What businesses should consider before implementing monitoring

What businesses should consider before implementing monitoring

This article was first published in People Management on 29th April 2024.

In light of two recent ICO enforcement cases, Anita Bapat, Nadia Ahmed, Grace Tang and Chenelle Olaiya explain the host of legal factors to take into account when tracking employees.

The recent enforcement action in February 2024 given to Serco highlights the dangers of implementing employee monitoring unlawfully. In Serco’s case, the use of facial recognition technology and fingerprint scanning for monitoring attendance of more than 2,000 employees was found to be done in breach of data protection laws (notably as less intrusive tools could have been used for the same purpose).

When an employer carries out any form of monitoring, they will most certainly be processing employee personal data and monitoring must be compliant with data protection laws. This will be the UK General Data Protection Regulation (GDPR) and the Data Protection Act 2018. Businesses must have a clearly defined purpose for monitoring employees and rely on a lawful basis such as contract performance, legal obligations or legitimate business interests. The monitoring of staff may inadvertently collect special category data (eg, biometric data from attendance fingerprint scans), which are subject to extra protection under the GDPR that requires additional justification. Consent is unlikely to be useful here because of the power imbalance in the employer-employee relationship and employers will need to undertake additional compliance steps.

The monitoring must also comply with the data protection principles, which include:

  • To demonstrate accountability, a data protection impact assessment should be undertaken to mitigate the risks involved given the monitoring is likely to result in a high risk to employees.
  • To be transparent, employers must make sure employees are aware of the nature, extent and reasons for monitoring in a way that they would understand.
  • To limit the use of the monitoring data to a particular purpose, that data should not be used for any other purposes; eg, data collected for attendance monitoring shouldn’t be used for diversity statistics.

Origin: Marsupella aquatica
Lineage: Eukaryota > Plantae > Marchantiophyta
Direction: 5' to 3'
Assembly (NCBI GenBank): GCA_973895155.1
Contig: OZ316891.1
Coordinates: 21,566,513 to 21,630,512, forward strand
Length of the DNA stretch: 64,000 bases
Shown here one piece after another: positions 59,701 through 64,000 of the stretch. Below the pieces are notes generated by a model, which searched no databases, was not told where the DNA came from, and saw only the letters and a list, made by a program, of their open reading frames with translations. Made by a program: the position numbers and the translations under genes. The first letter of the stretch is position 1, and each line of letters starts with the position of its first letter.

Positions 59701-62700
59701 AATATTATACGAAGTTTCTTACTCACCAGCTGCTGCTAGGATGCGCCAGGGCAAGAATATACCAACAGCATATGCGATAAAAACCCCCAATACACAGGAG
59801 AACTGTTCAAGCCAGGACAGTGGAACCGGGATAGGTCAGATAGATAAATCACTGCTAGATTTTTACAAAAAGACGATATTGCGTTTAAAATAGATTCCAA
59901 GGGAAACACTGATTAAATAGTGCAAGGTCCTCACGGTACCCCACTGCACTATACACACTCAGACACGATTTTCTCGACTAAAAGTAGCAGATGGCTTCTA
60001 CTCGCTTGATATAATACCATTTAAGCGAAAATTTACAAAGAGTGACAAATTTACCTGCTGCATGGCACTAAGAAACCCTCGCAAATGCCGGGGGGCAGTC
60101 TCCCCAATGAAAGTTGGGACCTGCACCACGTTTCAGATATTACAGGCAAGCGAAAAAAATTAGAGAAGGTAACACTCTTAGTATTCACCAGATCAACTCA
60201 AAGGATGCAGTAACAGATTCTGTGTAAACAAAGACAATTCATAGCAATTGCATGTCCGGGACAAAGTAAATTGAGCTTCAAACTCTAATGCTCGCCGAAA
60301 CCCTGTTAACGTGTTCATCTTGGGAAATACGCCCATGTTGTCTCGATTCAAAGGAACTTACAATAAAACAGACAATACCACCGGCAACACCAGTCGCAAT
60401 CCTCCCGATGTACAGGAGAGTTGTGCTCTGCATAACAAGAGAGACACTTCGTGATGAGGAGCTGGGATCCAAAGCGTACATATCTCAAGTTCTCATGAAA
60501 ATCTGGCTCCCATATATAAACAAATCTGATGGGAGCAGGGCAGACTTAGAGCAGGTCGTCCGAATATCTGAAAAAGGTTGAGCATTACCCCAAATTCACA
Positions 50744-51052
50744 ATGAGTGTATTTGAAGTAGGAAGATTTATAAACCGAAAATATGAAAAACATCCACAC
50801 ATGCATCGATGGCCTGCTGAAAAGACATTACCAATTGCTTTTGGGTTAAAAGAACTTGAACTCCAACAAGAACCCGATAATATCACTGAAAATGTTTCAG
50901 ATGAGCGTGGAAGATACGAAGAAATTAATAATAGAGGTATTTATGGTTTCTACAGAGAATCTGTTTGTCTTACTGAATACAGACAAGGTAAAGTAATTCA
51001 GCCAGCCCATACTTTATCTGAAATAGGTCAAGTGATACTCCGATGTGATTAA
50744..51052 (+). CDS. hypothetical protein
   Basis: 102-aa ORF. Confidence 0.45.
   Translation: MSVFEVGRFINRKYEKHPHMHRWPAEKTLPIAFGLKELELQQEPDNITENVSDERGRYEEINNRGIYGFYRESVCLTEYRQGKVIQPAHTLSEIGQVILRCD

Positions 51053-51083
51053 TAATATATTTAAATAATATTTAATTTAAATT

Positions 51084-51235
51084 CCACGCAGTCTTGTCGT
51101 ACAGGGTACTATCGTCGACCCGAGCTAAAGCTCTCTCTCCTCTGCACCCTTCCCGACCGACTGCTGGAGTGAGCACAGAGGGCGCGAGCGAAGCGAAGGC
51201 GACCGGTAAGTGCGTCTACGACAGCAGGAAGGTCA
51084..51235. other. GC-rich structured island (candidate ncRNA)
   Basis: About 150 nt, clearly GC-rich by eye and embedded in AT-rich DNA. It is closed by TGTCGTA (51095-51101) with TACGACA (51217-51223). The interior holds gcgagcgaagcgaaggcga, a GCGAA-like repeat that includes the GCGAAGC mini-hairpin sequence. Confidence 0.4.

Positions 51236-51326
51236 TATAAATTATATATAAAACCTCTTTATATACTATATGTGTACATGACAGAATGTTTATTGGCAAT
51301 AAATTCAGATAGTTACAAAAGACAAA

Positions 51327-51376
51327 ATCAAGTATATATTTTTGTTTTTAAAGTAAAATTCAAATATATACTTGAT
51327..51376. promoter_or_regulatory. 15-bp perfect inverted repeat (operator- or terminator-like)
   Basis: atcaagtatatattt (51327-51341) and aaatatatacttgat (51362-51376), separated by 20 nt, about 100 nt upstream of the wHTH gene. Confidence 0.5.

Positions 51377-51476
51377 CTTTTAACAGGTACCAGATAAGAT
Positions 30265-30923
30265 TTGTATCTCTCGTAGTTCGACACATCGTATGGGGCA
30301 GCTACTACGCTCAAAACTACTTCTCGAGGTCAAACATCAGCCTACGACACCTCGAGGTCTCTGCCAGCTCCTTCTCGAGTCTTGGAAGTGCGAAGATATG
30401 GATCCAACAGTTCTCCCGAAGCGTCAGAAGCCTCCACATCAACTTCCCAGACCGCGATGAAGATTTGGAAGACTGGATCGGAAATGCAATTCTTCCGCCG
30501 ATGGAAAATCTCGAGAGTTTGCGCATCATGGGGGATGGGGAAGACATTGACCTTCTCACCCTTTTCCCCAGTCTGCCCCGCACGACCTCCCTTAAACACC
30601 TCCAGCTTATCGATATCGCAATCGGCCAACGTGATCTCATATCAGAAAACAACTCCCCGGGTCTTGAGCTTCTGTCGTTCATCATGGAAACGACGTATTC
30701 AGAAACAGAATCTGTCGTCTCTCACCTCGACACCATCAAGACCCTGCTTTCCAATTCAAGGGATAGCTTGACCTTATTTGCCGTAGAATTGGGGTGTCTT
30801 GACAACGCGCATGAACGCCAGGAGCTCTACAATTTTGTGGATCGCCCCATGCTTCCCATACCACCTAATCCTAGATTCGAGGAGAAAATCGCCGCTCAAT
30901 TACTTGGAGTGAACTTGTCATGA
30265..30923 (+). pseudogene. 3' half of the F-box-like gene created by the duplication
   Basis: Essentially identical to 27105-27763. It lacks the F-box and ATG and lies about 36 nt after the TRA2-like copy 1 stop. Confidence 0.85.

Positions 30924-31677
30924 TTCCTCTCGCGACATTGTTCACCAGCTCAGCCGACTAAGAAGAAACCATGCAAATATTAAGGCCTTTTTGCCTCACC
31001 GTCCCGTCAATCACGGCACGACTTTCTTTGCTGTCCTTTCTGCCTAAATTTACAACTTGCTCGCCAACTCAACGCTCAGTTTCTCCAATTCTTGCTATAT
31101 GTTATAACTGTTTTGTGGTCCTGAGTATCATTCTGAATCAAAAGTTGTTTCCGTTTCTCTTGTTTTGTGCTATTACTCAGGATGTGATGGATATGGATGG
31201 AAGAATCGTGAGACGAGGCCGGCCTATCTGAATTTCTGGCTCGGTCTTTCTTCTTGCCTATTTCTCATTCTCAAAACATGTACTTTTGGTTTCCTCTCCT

The UK’s data protection regulator, the Information Commissioner’s Office (ICO), has produced guidance on employee monitoring, with and some key points for employers conducting monitoring including:

  • Consult employees before implementing and use the least intrusive method.
  • Working from home has a higher expectation of privacy.
  • Automated decision making is a warning area, with human oversight especially important.
  • Covert monitoring is only justifiable in exceptional circumstances.

Companies should also carry out due diligence of any third-party service provider that is used to conduct the employee monitoring on its behalf and assess their compliance with the UK GDPR. This includes making sure the contract with the service provider has the required data protection clauses such as confidentiality, mechanisms to deal with sub-processors and appropriate technical and organisational measures.

Organisations should be cautious when transferring employee personal data outside of the UK, which is restricted under the UK GDPR unless an employer safeguards the personal data with a mechanism such as an adequacy decision, the UK international data transfer agreement or standard contractual clauses.

Recent enforcement action makes clear that breaches of data protection laws for collecting and processing employee personal data can be just as severe as customer data. As well as the Serco decision, in 2022, the ICO fined Interserve £4.4m for failing to secure personal data leading to a cyber attack, which affected the personal data of up to 113,000 Interserve employees.

As technology permits greater employee monitoring tools to be used in the workplace, such as for better productivity, security and compliance, the use of such tools must be undertaken with care. Proper consideration of the privacy impact to employees and compliance with data protection laws should be considered at the outset. With proper planning and compliance steps, the benefits of such tools can be fully recognised.

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